As predicted: More media companies putting video on websites

October 21, 2008

It’s not the most amazing insight I came across today, but it is worth pointing out and commenting on. MediaPost yesterday ran a piece about the role of vide on media company websites, see it here: Video Use Will Continue To Rise, Per Web Influencers – 10/20/2008.

The gist of the story is that video is rapidly becoming a critical tool in the online sites of even non-video media companies like newspapers and magazines, half of which — according to the study cited in the article — feature video on their sites.

This is something we’ve been writing about for a while at Forrester, and I spent some time on it at Forrester’s Marketing Forum in LA earlier this year. It’s Phase 2 of what I called a 3-Phase evolution of online video. Phase 1: media companies with video assets and audiences combine the two online. Phase 1 started with ABC.com and came into full view with Hulu.com. Done. Phase 2 is the one we’re in now where media companies with non-video assets but considerable audiences supplement their content with video.

The slide from my Forum deck describing the 3 phases of online video grwoth

The slide describing the 3 phases of online video growth

This started a while back with sites like MarthaStewart.com, which added a very integrated video experience in early 2007. It still continues today as more and more newspaper outlets equip their journalists with cheap little video cameras and train them to capture video while they’re in the field. (This is a broadcast technician’s worst nightmare, all these people capturing video without a real knowledge of what makes for quality video, including lighting, white balance, etc., but as YouTube has shown, web viewers don’t notice or don’t care.)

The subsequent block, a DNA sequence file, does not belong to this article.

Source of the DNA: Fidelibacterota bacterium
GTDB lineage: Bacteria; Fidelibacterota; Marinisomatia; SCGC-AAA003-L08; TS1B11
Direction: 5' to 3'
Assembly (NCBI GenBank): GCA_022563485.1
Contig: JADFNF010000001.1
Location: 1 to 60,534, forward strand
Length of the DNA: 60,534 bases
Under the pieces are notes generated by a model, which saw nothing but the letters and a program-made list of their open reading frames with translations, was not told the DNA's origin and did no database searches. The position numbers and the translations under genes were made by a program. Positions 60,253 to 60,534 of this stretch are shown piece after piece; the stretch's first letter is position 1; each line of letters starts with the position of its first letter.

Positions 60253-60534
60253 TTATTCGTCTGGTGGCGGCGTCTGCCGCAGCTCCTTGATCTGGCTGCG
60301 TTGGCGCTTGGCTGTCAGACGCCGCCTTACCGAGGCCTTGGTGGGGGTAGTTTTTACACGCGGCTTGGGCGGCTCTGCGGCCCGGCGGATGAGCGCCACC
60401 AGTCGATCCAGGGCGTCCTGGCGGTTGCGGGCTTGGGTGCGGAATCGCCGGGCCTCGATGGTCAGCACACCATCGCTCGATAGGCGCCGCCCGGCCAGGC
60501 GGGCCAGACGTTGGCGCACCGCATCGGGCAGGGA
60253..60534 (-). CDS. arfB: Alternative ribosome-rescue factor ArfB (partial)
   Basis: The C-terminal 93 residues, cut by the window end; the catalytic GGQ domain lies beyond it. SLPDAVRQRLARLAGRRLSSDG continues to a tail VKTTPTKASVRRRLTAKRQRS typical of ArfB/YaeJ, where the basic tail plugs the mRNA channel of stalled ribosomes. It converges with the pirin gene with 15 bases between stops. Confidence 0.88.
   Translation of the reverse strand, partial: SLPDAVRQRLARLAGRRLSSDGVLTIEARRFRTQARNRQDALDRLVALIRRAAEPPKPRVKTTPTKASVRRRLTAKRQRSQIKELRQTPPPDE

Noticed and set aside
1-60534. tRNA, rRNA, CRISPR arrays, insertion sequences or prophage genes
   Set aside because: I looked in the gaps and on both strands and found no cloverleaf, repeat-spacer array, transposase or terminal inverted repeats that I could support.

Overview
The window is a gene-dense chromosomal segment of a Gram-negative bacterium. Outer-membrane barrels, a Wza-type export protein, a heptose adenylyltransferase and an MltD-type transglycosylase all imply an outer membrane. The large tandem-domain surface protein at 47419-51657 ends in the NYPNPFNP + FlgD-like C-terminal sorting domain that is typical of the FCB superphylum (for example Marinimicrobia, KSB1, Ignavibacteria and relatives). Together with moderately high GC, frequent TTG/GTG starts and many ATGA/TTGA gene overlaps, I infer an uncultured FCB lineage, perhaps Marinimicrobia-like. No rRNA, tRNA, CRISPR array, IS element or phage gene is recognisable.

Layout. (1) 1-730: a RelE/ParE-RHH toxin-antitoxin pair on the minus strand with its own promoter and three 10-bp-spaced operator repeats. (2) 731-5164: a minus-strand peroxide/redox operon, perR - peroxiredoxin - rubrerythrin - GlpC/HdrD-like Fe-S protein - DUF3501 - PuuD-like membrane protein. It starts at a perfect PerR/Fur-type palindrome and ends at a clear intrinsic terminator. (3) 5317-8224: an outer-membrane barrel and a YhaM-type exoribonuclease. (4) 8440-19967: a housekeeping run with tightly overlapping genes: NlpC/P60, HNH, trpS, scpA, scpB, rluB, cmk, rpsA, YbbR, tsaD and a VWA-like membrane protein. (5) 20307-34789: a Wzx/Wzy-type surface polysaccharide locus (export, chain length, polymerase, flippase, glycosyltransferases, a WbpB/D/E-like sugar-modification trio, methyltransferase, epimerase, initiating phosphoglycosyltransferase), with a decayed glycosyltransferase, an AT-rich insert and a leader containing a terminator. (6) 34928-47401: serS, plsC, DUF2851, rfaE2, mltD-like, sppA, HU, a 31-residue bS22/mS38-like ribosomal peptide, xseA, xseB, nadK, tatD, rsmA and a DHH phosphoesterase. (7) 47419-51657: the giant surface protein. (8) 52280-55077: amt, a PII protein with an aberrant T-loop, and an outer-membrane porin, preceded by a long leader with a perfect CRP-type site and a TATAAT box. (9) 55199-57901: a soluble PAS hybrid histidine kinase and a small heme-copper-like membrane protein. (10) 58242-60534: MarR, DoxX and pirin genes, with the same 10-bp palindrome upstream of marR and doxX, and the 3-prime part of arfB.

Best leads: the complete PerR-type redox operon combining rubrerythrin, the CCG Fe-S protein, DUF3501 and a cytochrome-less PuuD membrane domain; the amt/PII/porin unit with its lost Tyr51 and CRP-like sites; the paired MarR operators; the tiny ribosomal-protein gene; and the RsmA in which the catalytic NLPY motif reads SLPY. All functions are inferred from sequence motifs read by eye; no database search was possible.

Phase 3 is when marketers start producing significant video content that begins to compete with the media outlets. We see this already with Land Rover’s Go Beyond site, a fairly ambitious multimedia content site built around the brand. But there are precious few marketers committed to this kind of video experience on the Web just yet. I just spoke to a major financial service company last week who is trying to plan what technology they’ll use to support online video, but they confessed they didn’t really expect to have much video to watch — or many viewers to watch it.

That will change.

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30 Rock debuts new season on Web

October 16, 2008

 This was noted earlier this week in Mediapost. It appears that flush with the success of all-things-Tina-Fey, NBC is hoping to finally get some attention for brilliant comedy 30 Rock by premiering the new season on NBC.com and Hulu.com a week before it airs live on October 30th.

First, it’s an amazing show and Fey has taken her career to all sorts of new heights with her I’m-normal-but-everyone-else-is-nuts persona. But it’s a show that doesn’t get the ratings it deserves, largely because its popular lead-in, The Office, doesn’t either since a boatload of its viewers watch in via DVR, so there’s no lead-in audience for 30 Rock

Premiering a series online isn’t that new, either. It was common this season and will be the norm in the coming seasons. But it does emphasize how dependent networks are becoming on the Web to cultivate and keep an audience. As long as ratings stay relatively stable, that’s fine, but once people start abandoning linear programming in droves, there will be some network execs who have gone along with it who will shriek.